This is the second time that Andrey Zvyagintsev has won the Best Film at BFI London Film Festival having previously received the award for Leviathan in 2014 which subsequently went on to win the Golden Globe for Best Foreign Language film and was nominated for an Academy Award and a BAFTA in the same category.

BEST FIRST FEATURE - The Wound – John Trengove

An exploration of forbidden, unspoken desire set in the remote mountains of South Africa’s Eastern Cape. What the jury said: “Among a strong field of debut features, we found ourselves enamoured by the urgency, vitality and originality of The Wound. Director John Trengove and his terrific cast have created a dynamic and inimitable coming-of-age story that takes a heart-breaking look at masculinity and sexuality. We would also like to give a special mention to the dreamlike Summer1993, a beautiful and personal film, impressively and sensitively crafted. Its director and screenwriter Carla Simón is an exciting emerging filmmaker to watch”.

BEST DOCUMENTARY - Kingdom of Us – Lucy Cohen

This documentary feature debut is an observation of grief, family bonds and emotional recovery. On behalf of the jury, John Battsek said: “In a strong and diverse documentary selection, Lucy Cohen’s impressive debut Kingdom of Us equally fascinated and moved us all. It captures an extraordinary level of family intimacy in its delicate exploration of grief and memory. We would like to specially commend the poignant yet beautiful Makala, which examines third world poverty in simple and unflinching way, and also the thoroughly enjoyable, charming, inventive hybrid Before Summer Ends – this French road trip with three expat Iranians really touched and delighted the jury”.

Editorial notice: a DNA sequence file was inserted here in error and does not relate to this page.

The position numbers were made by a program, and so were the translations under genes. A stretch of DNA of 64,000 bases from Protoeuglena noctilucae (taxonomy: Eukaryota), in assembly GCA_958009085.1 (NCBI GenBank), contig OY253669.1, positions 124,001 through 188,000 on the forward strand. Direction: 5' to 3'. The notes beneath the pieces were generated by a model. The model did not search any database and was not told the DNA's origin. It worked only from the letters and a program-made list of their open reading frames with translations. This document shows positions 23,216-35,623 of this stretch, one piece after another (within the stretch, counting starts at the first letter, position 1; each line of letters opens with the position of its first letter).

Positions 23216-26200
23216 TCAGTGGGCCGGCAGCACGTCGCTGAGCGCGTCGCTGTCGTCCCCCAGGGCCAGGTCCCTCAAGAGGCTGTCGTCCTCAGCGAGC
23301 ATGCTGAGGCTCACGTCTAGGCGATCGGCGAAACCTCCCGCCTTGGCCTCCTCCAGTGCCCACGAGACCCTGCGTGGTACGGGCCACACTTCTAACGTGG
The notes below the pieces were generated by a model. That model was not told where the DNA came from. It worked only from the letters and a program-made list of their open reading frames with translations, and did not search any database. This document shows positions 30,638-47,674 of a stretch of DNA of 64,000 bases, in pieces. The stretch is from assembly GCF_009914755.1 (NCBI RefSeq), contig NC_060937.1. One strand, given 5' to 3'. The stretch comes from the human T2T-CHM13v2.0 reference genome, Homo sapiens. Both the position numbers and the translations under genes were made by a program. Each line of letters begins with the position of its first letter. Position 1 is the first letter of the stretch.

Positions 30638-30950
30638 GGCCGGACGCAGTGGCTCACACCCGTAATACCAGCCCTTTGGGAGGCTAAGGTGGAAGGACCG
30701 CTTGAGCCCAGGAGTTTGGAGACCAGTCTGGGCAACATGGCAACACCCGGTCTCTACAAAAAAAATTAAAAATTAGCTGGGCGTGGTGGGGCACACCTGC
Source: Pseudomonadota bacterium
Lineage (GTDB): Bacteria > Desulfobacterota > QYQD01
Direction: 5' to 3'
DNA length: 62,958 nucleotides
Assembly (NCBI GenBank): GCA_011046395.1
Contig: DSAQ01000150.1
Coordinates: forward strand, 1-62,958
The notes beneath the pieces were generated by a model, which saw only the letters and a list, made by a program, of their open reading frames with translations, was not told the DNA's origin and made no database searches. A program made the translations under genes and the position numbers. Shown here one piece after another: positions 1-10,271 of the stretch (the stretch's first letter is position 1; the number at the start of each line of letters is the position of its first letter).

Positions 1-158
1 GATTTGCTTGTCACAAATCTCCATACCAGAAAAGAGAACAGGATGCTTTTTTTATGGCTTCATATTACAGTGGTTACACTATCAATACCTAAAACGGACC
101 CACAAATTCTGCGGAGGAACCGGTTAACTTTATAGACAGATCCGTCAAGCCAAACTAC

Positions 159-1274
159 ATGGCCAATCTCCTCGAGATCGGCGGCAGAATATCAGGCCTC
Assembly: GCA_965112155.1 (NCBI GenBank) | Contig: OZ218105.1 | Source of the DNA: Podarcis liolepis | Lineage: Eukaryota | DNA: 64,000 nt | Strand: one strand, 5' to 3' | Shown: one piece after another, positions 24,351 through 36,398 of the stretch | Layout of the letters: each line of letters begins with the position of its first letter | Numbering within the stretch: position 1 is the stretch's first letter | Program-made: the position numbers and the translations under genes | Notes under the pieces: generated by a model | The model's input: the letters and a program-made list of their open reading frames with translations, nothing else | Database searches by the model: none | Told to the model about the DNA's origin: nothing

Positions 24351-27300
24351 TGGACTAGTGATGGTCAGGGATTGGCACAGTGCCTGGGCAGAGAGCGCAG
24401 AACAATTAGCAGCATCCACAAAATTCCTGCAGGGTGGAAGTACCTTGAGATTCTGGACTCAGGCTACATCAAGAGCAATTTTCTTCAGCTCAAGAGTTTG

THE BEST SHORT FILM - The Rabbit Hunt, Patrick Bresnan

Follows a family out hunting rabbits in the Florida Everglades. The jury commented: “We were unanimously impressed by Patrick Bresnan's verité documentary The Rabbit Hunt. The film is a thrilling look at one family's otherwise everyday hustle, and is proof that farm-to-table eating doesn't have to be a bourgeoisie exercise. We admired its agility, its confidence and its refusal to judge its enterprising subjects, and are excited to see what Bresnan does next. We are also giving a special mention to Scaffold, for its assured simplicity and economy of storytelling; Martin Cries (Martin Pleure), for its inventiveness in transforming the ultraviolent video game Grand Theft Auto V into a tone poem about loneliness; and to Deborah Zebeda, for her magnetic performance in Laws Of The Game”.

The My-Screened-List Best Films:

WEIRDEST- The Killing of a Sacred Deer, Yorgos Lanthimos

A psychological thriller/horror that has a soundtrack full of foreboding and doom.